One reason is that she became accustomed to a foreign press corps that didn't cover either domestic politics or personal criticisms of her. So in her first series of challenging interviews with America's top journalists, who asked tough personal and political questions, the normally sophisticated and articulate Hillary seemed both unseasoned and shockingly unready for the big time.
Her biggest blunder was one she's committed before: Pretending that she's just like the rest of us. Amazingly, she claimed that she and Bill were "dead broke," leaving the White House, "struggling" to pay the mortgages for their two mansions and their daughter's education. "It wasn't easy," she said, but "hard work" cured it.
It wasn't "easy" on a $16 million income?
Tell that to the people who have been looking for jobs for years and are now losing both their unemployment benefits and their homes. They know the meaning of "dead broke." Tell that to the young people who graduate from college with over $100,000 in debts. They know what's "not easy."
And they know that they will never able make $200,000 for a single speech, like she does. Or $700,000 a speech, like her husband. Some might even question whether flying on a private jet to get to those lucrative gigs is really "hard work." But Hillary seemed to be suggesting they were entitled to the big bucks and appeared to expect sympathy for her far-fetched sob story.
It was one of those unforgettably graphic moments when everyone instantly gets that they are watching someone who is truly, truly, out of touch. Like when President George H. W. Bush was amazed by scanners in supermarkets. Or, more distantly, when the prescribed solution for French bread shortage, famously misattributed to Marie Antoinette, was: "Let them eat cake."
You can't really fix something like that.
Hillary wants it both ways. She wants to live a life of luxury, while simultaneously pretending that she and Bill are just plain folks trying to make ends meet, worrying about their next paycheck, trying to scrape together their child's tuition. That's why she told Diane Sawyer that they were "dead broke."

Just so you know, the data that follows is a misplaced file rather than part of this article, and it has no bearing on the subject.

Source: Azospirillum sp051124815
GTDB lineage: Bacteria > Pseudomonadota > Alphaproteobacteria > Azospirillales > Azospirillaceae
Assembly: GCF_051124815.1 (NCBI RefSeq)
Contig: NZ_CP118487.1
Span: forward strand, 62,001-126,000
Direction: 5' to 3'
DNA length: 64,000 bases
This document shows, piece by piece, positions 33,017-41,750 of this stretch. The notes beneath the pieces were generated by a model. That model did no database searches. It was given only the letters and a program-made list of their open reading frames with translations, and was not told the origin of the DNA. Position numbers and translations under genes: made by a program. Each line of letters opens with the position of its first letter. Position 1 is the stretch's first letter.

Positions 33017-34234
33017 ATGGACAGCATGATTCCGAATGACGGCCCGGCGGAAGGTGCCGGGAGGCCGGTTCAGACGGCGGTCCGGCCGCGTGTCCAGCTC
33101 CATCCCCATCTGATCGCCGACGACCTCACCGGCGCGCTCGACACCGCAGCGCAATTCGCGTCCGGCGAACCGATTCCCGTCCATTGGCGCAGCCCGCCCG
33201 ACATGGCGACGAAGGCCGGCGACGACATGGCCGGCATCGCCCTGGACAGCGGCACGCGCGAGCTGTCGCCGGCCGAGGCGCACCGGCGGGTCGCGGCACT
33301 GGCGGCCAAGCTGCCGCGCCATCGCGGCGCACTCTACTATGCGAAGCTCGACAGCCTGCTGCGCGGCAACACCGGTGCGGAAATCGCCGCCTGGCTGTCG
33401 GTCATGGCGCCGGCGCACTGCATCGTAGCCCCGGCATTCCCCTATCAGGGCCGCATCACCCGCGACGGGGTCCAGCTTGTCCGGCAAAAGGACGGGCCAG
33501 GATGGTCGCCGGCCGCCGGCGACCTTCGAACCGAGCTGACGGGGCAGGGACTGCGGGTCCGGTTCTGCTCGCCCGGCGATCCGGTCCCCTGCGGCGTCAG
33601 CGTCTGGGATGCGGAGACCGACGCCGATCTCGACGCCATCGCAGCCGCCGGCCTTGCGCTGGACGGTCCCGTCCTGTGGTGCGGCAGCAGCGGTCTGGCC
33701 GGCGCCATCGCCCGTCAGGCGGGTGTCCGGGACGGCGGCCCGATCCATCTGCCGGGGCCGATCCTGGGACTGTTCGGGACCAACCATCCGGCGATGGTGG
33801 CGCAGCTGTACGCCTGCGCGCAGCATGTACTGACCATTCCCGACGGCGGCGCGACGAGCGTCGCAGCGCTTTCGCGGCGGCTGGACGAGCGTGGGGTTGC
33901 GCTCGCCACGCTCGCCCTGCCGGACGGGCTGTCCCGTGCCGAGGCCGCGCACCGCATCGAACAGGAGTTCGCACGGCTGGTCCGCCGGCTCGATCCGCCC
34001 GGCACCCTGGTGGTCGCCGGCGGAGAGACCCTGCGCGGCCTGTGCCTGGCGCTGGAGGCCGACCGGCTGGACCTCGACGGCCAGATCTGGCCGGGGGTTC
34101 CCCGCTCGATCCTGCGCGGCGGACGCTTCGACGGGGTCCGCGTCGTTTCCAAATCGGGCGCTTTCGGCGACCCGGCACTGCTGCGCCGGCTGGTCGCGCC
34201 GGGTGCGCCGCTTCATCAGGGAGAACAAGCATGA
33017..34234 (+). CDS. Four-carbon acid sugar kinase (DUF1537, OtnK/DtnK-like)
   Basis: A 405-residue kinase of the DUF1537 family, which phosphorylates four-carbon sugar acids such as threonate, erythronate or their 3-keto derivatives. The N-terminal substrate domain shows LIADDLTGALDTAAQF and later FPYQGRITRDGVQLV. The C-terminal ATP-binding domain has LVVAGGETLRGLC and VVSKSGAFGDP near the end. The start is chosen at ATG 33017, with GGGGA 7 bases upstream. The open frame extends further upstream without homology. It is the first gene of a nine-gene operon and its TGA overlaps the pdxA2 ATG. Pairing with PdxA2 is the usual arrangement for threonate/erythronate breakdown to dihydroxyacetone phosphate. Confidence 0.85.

But she's not. Her real circumstances made a mockery of her pretense. And viewers instinctively understand that.
Beyond playing the role of a struggling middle-classer, Hillary fell flat because her ingrained sense of entitlement came through. Perched in the living room of her posh Georgetown mansion, featuring shots of her turquoise swimming pool, Hillary made it hard to empathize with her allegedly tough former financial situation.
And, of course, she never explained why she needed not one, but two lavish mansions before she left the White House. If she was so broke, why didn't she just rent apartments in New York and Washington?
Why? Because she was entitled to two glamorous homes. She was a senator and a former First Lady. She wasn't going to live in any small apartment. Why should she?
The Clintons, especially Hillary, have always been tone deaf about their finances. They've always believed that they're entitled to an opulent lifestyle, even when they can't afford it.
The narrative goes like this: The Clintons do such important work and are such brilliant and exceptional people, they deserve special treatment. We're so lucky they're making the world a better place. They're not like other people, so they shouldn't be treated like other people. Their legal bills should be paid by others, their mortgages guaranteed by others. Their china, silver and furniture purchased by others. And they're entitled to every last dollar available for obscenely overpaid speeches. Get it?
Hillary's gross sense of entitlement was on full display in her interview flops. And it's not likely to change anytime soon.
(Dick Morris, former advisor to the Clinton administration, is a commentator and author of “Rewriting History.” He is also a columnist for the New York Post and The Hill. His wife, Eileen McGann is an attorney and consultant.)